Experts As Musicians
Think how a sublime classical concert or an extraordinary gig by your favourite band makes you feel, the melodies and harmonies, the interplay and drive. No matter how skilled the individual musicians are, it’s the collaboration that creates the magic.
The power of collaboration can be found in almost every area of human achievement - from sophisticated projects like the International Space Station, to relatively simple, yet no less important endeavours, such as a charity 5k run. You see its value in everything from business innovation and product development, to famine relief and initiatives to tackle climate change.
A particularly striking example is The Crick Institute in London. This world renowned research centre is dedicated to understanding the fundamental biology behind health and disease. In 2016, the Institute moved into a new state-of-the-art building which brings together 1,500 scientists and support staff, working together across disciplines, making it the largest biomedical research facility under one roof in Europe. It explicitly recognises and is the physical embodiment of the fundamental power of, and value added by, close collaboration.
Given the abundance of evidence, why would any business whose life blood is the value created from the intellectual capital of its experts, not work to leverage this to its fullest potential?
Think of these experts as musicians from our earlier example and the moderator of a particular discussion or project as the band leader, stage manager or conductor. Would they leave the individuals to their own devices? No.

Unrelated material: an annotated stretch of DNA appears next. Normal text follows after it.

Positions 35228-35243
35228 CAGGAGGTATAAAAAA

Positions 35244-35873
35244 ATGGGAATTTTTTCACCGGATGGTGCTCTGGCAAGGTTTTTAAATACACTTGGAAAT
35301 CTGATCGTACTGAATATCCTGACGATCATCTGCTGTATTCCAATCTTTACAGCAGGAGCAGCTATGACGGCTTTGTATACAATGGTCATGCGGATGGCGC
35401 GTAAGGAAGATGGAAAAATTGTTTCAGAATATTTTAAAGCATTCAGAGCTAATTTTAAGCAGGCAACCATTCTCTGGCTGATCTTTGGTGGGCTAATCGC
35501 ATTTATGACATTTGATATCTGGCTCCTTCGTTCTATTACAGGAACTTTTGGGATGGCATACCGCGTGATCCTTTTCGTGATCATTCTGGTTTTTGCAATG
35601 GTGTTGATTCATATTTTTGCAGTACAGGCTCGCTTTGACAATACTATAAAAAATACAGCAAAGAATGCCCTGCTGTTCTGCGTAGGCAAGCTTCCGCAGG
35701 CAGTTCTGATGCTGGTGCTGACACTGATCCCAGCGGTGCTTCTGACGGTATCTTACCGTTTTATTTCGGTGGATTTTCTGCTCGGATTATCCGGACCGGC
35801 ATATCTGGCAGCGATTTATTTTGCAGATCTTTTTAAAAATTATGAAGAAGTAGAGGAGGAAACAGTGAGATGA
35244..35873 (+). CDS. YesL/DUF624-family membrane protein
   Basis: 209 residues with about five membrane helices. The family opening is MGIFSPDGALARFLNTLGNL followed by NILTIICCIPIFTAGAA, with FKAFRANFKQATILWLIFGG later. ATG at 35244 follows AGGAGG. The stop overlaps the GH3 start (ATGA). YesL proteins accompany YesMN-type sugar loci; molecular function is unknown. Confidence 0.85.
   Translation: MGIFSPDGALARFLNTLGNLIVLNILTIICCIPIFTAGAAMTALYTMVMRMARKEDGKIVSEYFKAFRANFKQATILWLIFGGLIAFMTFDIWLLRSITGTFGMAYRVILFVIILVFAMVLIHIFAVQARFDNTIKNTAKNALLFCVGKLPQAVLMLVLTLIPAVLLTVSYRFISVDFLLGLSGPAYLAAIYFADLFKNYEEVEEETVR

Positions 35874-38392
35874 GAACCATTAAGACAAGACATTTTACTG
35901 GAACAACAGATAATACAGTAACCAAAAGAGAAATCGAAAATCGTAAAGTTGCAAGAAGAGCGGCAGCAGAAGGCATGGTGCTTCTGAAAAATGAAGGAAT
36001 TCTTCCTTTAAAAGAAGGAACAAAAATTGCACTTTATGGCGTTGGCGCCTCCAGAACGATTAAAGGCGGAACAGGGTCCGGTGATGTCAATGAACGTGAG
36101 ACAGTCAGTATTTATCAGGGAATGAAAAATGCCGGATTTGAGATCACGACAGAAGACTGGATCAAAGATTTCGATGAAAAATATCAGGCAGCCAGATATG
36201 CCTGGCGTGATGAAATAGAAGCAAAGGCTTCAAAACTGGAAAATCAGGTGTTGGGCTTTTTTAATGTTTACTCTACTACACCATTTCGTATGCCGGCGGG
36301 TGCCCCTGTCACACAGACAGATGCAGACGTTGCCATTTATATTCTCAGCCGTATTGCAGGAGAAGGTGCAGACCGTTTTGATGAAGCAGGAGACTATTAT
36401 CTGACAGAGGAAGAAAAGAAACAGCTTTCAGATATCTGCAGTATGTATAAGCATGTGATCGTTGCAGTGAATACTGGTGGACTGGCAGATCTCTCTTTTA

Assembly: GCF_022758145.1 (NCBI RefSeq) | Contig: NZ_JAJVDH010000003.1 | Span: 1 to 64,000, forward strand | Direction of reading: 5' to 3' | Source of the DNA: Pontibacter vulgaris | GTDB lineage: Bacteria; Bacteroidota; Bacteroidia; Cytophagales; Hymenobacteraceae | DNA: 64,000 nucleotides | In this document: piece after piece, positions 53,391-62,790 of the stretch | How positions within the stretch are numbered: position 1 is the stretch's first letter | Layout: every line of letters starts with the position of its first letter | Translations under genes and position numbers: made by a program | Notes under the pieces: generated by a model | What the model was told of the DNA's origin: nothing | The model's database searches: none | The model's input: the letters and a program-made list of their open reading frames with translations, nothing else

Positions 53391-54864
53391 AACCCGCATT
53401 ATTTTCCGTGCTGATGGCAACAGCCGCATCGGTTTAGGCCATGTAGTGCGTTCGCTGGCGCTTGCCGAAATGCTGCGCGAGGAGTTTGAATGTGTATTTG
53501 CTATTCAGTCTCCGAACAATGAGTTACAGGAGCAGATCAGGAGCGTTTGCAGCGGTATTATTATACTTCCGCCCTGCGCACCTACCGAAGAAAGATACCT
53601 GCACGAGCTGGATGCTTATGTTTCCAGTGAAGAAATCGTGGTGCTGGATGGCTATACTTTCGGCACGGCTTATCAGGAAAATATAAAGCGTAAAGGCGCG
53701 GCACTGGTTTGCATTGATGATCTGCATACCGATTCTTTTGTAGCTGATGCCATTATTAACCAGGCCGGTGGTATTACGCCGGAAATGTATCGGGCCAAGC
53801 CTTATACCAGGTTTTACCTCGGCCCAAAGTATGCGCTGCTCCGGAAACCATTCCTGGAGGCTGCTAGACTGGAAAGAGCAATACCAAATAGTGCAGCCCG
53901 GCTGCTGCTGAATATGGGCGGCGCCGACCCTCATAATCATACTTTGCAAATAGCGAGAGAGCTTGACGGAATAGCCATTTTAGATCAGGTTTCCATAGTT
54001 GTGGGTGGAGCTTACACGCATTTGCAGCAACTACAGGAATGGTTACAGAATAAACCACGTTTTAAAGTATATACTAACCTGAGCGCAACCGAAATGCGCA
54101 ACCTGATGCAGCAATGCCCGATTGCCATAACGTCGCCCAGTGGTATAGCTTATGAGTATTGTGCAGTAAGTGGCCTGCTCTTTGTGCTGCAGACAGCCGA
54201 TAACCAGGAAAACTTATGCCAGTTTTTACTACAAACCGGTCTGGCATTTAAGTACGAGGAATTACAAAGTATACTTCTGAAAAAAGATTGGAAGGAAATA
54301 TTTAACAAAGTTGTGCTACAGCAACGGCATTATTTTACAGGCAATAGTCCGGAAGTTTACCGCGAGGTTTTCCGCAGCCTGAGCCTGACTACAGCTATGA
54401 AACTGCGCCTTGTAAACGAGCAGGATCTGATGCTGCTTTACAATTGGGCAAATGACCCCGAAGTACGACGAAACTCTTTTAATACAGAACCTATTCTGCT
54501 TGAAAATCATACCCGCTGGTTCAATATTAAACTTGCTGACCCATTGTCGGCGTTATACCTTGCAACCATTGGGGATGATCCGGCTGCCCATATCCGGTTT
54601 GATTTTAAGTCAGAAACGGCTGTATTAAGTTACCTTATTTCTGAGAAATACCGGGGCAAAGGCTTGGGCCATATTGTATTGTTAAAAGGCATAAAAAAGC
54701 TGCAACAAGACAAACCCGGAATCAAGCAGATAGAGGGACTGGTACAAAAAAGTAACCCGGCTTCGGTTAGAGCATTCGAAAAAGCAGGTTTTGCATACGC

In fact, we can extend the analogy. When it comes to any project, just like a musical performance, it needs the space to breathe in order to develop and thrive. One individual may open a discussion, which initiates a series of phases, iterations and consolidations, not unlike the creation of many of the great pieces of music.
And what about rhythm? Every project (or piece of music) has a certain rhythm to it, depending upon its mission, its demands and the experts (or musicians) involved. This rhythm should elevate any individual performances while always respecting the work as a whole. There should be a reason for each participant’s involvement, too. Every player should add value to the process and sit out when not required.
Musicians also need a nurturing environment for optimal results. Working on a shared vision with a common goal shouldn’t involve battling against background noise, struggling to make themselves heard. The same is true of any set of experts working with their network. Too often experts are working from non-proprietary, even incompatible, platforms on the same project. This is clearly not fit for purpose and produces inefficient and suboptimal results. In its own field, The Crick Institute has sought to address this issue with its new headquarters.
Then there is the final composition - or finished project - itself. The music is made up of a series of notes, of course, whatever the chosen rhythm. But as Miles Davis famously put it, “It’s not the notes you play. It’s the notes you DON’T play.” This holds true for idea-generation in most fields of human endeavour. Where is the focus? What is the goal? How do we begin and end? What we choose to leave out is as important as what we include. The power is in the edit.
In summary, the music analogy is a useful device as we think about experts operating within a collaborative environment. It is vital to ensure that their physical - or virtual - space is conducive to truly effective collaboration. There will always be a place for exceptional solo performances, but there is no substitute for a dynamic team, producing exceptional results far exceeding the sum of its individual parts.
As the African proverb wisely put it: “If you wish to go fast, go alone. If you wish to go far, go together.”